Géricault's fiery, daring personality and short life fit the mold of Romantic artists of his era and, along with his controversial paintings, profoundly influenced nineteenth-century art. Despite about three years of studio training, Géricault was largely self-taught. He copied paintings in the Louvre and traveled to Rome, where he discovered Michelangelo's works and the exuberance of Baroque art.
In his enormous Raft of the Medusa, now at the Louvre, Géricault mixed Realism and Romanticism, raising a contemporary event--a shipwreck with few survivors--to the dignity of monumental art. To achieve accuracy, he used a model of the raft and carefully studied real cadavers. Eugène Delacroix posed for one of the figures. The wreck was attributed to governmental negligence and corruption. The resulting controversy, combined with the painting's veracity, brought Géricault widespread attention.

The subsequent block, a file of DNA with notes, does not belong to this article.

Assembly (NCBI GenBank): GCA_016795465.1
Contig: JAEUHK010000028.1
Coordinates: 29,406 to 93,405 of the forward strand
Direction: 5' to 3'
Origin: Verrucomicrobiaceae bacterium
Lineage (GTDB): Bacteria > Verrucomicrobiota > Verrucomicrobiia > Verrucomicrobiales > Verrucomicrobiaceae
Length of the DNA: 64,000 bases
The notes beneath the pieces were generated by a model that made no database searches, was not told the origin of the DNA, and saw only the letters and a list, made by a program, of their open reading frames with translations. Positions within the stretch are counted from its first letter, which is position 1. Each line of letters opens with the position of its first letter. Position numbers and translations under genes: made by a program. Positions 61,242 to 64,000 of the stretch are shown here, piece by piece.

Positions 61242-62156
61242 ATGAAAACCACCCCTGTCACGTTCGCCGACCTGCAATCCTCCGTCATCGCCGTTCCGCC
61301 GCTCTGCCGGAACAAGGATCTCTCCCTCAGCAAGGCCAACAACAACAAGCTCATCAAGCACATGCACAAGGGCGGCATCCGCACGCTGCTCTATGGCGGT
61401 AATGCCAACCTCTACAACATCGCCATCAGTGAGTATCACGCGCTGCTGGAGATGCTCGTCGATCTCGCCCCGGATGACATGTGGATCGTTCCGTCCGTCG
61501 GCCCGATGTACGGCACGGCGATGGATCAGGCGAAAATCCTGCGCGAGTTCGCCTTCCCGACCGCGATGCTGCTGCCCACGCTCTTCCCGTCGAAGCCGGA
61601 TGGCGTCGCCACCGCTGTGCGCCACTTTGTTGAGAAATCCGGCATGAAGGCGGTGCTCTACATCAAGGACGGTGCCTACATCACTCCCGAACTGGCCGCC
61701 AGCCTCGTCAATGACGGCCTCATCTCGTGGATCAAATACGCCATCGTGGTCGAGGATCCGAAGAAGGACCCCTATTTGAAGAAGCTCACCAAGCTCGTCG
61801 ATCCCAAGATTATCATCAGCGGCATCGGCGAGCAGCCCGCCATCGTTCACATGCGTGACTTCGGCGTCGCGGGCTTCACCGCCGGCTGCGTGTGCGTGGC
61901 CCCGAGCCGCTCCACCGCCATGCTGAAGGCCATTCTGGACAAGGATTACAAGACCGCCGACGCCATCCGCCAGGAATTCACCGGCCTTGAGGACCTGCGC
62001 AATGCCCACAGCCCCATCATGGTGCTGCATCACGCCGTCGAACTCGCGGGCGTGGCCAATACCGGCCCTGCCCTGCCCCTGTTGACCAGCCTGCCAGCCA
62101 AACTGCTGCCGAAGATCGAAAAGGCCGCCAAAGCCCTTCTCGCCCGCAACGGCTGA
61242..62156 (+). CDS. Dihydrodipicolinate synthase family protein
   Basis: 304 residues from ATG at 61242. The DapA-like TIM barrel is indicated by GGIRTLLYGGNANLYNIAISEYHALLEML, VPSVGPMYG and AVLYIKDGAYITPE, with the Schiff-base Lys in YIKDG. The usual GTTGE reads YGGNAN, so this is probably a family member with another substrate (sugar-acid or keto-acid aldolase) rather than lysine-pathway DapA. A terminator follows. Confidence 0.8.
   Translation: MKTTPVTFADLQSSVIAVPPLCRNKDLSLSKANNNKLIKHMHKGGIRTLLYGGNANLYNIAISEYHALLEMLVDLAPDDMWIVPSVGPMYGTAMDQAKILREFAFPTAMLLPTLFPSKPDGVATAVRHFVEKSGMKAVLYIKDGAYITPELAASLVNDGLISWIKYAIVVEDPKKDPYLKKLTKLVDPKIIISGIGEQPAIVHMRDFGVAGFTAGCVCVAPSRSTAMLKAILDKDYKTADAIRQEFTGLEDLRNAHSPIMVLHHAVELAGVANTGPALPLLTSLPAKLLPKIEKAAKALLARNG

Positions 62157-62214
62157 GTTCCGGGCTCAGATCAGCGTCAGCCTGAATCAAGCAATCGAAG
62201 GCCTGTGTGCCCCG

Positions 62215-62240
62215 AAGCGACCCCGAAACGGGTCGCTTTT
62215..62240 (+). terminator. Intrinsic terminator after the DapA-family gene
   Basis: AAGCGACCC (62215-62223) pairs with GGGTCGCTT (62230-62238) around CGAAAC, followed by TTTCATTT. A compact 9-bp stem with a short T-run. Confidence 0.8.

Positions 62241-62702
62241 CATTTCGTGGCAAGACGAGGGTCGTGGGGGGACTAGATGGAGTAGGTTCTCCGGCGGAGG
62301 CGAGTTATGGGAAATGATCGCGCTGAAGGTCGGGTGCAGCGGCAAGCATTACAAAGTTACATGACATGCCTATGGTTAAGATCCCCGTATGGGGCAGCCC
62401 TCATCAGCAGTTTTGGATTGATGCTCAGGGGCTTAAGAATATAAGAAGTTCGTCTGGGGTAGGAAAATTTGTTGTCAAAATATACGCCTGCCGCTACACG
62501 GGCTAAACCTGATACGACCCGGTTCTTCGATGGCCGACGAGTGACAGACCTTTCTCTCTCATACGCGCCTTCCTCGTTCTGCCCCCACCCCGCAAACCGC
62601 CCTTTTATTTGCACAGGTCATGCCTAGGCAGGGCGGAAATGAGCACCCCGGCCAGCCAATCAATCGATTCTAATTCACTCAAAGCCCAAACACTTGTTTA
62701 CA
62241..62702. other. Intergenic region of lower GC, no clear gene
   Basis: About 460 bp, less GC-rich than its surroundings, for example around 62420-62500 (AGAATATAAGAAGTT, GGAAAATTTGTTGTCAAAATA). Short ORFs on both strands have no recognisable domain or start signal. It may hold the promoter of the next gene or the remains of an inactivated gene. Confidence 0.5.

Géricault died in 1824 after a prolonged illness caused by a riding accident. His last major works, discovered almost fifty years after his death, were penetrating portraits of the insane. Like the Raft of the Medusa, they offered a new concept of appropriate subject matter for serious painting.